Did you know that beauty patches were invented to hide a bad skin day? They first appeared in the Roman empire, where its inhabitants applied small leather patches of alum directly over blemishes to make them look like beauty marks.
But it was only in the 18th century that beauty marks reached the height of their popularity. Then, beauty marks weren’t just a clever way to hide the occasional pimple, smallpox scars, and facial disfigurements caused by the lead and mercury based concealers of the time, but also announced a political affiliation or a romantic interest.
Materials, shapes and colours
Beauty patches came in all kinds of shapes, sizes, and colours. Materials such as taffetta, leather, velvet, silk, or mouse skin (the latter was used only by the poor), were first cut out in little shapes, like circles, stars, crescents, diamonds and hearts. But as time went on, these shapes became more and more elaborate, and took the form of animals, ships and even carriages!
Beauty patches also came in several colours. The favourite was black, which starkly contrasted, and showed off, the paleness of the skin. Fair skin was then considered a symbol of nobility and a mark of beauty, so women with dark skin were rarely seen wearing patches, which did little to enhance their complexions. But coloured patches were also available and could be used to enhance the colour of the wearer’s eyes or gowns.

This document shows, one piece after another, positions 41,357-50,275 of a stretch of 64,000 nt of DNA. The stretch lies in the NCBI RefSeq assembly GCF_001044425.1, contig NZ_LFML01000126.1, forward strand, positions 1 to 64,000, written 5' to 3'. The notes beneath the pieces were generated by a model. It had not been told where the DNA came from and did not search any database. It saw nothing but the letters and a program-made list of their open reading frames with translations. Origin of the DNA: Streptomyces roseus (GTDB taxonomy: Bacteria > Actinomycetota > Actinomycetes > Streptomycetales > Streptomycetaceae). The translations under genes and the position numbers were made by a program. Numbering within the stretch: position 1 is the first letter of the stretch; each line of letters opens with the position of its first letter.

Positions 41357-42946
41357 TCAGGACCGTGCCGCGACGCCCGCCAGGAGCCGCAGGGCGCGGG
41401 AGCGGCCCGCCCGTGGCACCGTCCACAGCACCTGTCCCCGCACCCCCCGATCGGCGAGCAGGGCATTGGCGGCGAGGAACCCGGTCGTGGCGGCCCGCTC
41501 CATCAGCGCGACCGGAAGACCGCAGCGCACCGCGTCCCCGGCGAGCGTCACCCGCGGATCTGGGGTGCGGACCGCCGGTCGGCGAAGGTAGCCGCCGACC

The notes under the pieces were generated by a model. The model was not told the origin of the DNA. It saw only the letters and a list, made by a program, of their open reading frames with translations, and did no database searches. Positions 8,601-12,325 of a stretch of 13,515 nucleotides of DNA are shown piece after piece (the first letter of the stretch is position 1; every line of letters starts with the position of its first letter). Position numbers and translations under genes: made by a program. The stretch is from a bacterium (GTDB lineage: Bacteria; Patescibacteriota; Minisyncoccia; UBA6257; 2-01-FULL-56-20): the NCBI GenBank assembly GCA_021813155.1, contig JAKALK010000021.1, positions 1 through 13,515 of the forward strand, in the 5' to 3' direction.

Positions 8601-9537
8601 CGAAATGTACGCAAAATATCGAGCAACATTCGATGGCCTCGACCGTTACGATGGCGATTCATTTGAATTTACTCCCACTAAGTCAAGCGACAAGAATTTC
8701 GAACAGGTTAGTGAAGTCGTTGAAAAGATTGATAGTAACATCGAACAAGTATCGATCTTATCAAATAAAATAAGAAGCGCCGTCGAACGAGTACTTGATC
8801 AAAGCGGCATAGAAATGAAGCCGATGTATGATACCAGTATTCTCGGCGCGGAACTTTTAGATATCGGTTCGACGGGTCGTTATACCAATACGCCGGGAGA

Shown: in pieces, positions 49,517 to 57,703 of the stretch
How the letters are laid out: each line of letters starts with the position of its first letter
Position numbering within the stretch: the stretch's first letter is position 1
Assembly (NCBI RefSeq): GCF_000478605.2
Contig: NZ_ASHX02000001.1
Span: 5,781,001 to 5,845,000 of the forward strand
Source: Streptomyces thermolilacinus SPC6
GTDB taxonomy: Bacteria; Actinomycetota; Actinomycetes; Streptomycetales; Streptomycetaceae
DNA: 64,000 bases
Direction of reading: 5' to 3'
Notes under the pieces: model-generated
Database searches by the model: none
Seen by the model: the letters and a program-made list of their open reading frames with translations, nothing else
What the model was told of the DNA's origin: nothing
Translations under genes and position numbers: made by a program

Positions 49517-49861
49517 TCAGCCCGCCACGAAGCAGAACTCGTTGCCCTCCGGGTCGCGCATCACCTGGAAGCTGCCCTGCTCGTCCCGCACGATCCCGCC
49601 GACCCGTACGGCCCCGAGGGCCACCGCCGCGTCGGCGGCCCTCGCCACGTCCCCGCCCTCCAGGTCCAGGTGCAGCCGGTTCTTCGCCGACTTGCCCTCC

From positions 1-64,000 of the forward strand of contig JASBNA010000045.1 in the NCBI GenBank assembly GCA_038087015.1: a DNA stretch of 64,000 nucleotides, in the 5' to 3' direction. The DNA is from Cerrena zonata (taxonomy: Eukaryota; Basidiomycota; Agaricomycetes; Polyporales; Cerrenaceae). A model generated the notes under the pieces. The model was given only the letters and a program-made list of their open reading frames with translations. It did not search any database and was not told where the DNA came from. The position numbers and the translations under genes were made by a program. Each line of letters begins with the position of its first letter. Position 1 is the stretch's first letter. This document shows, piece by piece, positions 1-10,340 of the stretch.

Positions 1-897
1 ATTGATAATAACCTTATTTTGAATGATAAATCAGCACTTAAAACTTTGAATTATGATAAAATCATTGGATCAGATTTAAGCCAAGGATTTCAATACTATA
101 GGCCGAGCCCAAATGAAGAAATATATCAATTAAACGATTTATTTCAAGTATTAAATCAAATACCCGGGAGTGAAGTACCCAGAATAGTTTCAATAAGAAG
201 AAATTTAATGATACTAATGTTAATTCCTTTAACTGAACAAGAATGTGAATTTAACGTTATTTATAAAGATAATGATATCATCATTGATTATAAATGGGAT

The meaning of beauty patches
Depending on their placement on the skin, patches had a different meaning:
Close to the eye, she names herself provocative or fascinated.
On the corner mouth, this is the lover and kissable.
Above the lip, she is flirty.
Under the lip, she becomes mischievous or flirty.
On the nose, sassy, impudent or strapping.
On the forehead, the majestic or haughty
On the cheek, this is the gallant or flirty one.
On a wrinkle or laugh line, she is cheerful and playful
On the chest, this is the generous one.
On a button, the receiver.
Or well on the chin, would not at all this be the discreet one?
Beauty patches were also a political statement. Joseph Addison, founder of The Spectator, related in his paper how, at the theatre, the women who sat in different boxes were patched differently and kept glaring at their rivals. The women who wore patches on the right side of their forehead were Tories, those who applied them on the left side Whigs, and those who used patches on both sides were neutral.
According to Addison, most of these women weren’t really interested in politics, and just showed favour to the political party supported by the men they fancied. A few, though, were staunch supporters of one party or another, and even went so far as to stipulate in their marriage contracts that they retained the right to patch whatever side of the face they preferred, regardless of the political alliance of their husbands.
When, at the end of the 18th century, a vaccine for smallpox was invented, the trend for beauty patches vanished. It would be revived in the ’50s by the likes of Marilyn Monroe and Elizabeth Taylor, and are now considered a must for pin up girls like Dita Von Teese.
Have you ever used a beauty patch?